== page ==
Article written by Clyde Shuman
A U.S. district court judge has held that embedding a video in social media constitutes “display” under the Copyright Act. In Nicklen v. Sinclair Broad. Grp., Inc., Case No. 20-cv-10300 (JSR) (S.D.N.Y., July 30, 2021), the Court, denying a motion to dismiss, also finding that Sinclair’s “fair use” argument could not be resolved at this stage of the proceedings.
The plaintiff, Paul Nicklen, had captured footage of a starving polar bear and posted it to his Instagram and Facebook accounts. Numerous news outlets and online publishers, including defendants Sinclair Broadcast Group, Inc. and its affiliates, embedded the video in online articles without obtaining a license. Nicklen sued for copyright infringement. Sinclair moved to dismiss, arguing that embedding a video does not constitute “display” within the meaning of the Copyright Act and that the video’s inclusion in an article about its popularity was fair use.
By way of background, Nicklen, a Canadian nature photographer and filmmaker, authored and registered the copyright to a video of an emaciated polar bear wandering the Canadian Arctic. Nicklen posted the video on his social media accounts, including an express notation in the caption that the video “is exclusively managed by Caters News” and directed those seeking “[t]o license or use [the Video] in a commercial player” to contact Caters News.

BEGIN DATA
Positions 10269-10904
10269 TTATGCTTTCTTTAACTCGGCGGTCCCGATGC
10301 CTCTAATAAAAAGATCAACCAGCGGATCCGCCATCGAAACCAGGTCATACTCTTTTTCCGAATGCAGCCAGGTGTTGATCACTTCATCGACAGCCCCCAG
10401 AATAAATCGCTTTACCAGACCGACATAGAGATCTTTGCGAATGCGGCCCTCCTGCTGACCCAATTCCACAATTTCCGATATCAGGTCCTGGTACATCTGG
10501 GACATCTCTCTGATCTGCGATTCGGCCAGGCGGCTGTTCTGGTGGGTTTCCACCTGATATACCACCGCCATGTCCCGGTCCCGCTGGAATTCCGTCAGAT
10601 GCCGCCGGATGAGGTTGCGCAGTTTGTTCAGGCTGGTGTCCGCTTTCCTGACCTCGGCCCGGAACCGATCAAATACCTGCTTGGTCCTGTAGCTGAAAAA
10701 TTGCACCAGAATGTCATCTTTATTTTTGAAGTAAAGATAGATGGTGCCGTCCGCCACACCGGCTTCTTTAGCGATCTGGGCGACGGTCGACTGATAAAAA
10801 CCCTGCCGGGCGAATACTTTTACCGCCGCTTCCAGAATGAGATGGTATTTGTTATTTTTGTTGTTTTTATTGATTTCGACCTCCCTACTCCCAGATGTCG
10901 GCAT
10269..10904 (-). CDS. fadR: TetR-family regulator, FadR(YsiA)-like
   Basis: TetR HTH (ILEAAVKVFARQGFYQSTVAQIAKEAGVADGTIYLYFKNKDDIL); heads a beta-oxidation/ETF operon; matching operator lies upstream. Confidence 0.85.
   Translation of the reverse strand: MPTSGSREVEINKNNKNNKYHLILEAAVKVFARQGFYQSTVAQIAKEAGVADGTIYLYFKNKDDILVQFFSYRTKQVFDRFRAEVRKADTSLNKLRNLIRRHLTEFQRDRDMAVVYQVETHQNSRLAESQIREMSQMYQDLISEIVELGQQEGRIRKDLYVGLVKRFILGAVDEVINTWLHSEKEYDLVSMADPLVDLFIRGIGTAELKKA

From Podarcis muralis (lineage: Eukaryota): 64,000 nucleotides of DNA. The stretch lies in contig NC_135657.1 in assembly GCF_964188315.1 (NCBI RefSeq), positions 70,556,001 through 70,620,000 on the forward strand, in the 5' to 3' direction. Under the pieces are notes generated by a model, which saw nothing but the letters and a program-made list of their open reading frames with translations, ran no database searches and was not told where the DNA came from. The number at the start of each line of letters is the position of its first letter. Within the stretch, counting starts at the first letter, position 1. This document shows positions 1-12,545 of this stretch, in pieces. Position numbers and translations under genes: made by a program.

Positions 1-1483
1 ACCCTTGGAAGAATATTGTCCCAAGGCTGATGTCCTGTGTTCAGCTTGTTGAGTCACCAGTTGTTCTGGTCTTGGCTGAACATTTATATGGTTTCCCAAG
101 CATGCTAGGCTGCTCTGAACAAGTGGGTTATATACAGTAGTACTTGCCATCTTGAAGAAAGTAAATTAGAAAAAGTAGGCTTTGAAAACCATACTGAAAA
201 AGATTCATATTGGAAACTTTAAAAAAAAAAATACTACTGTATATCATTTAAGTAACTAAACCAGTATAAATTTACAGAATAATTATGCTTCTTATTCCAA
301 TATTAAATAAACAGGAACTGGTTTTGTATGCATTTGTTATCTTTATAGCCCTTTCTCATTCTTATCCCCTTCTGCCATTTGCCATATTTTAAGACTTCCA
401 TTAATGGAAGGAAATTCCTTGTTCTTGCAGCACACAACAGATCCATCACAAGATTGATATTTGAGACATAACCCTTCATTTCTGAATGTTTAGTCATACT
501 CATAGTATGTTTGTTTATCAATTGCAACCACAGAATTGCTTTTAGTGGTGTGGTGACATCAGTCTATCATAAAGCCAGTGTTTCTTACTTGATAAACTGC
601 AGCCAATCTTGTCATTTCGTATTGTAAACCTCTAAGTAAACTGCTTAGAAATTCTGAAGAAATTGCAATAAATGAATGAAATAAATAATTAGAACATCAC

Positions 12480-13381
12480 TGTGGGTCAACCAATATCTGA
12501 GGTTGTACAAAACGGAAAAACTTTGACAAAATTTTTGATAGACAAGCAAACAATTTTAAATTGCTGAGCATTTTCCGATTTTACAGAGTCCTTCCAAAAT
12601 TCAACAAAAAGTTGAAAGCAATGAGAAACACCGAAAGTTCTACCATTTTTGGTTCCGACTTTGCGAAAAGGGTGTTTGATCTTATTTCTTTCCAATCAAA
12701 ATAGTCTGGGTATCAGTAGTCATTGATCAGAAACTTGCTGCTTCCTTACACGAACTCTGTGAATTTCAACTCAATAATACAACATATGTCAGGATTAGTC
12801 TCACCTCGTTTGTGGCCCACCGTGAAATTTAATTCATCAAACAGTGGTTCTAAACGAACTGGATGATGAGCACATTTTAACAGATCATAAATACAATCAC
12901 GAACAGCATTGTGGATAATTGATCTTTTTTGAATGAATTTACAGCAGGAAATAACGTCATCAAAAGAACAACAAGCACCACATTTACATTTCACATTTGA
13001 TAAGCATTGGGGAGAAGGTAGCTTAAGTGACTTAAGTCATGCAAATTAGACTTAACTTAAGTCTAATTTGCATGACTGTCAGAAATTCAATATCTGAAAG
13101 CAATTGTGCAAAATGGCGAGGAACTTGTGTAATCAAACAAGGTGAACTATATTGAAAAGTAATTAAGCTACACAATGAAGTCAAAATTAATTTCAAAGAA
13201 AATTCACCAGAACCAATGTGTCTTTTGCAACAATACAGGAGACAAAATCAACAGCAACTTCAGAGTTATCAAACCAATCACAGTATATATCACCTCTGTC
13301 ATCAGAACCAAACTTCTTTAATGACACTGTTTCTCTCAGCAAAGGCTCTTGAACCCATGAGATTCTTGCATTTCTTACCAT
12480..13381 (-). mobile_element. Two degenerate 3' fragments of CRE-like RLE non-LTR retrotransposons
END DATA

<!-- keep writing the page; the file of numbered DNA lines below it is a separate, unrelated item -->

Sinclair, a Maryland-based media conglomerate that owns over 200 local television stations and 118 wholly owned subsidiaries nationwide, published an article titled “Starving polar bear goes viral in heartbreaking video.” Sinclair included Nicklen’s video in the article using the Instagram or Facebook application programing interface (“API”) embed tool. Sinclair embedded Nicklen’s video in its article such that the video appeared within the body of the Sinclair article even when a reader took no action to retrieve the Video or to navigate to Nicklen’s social media accounts, and even when a reader did not have a Facebook or Instagram account.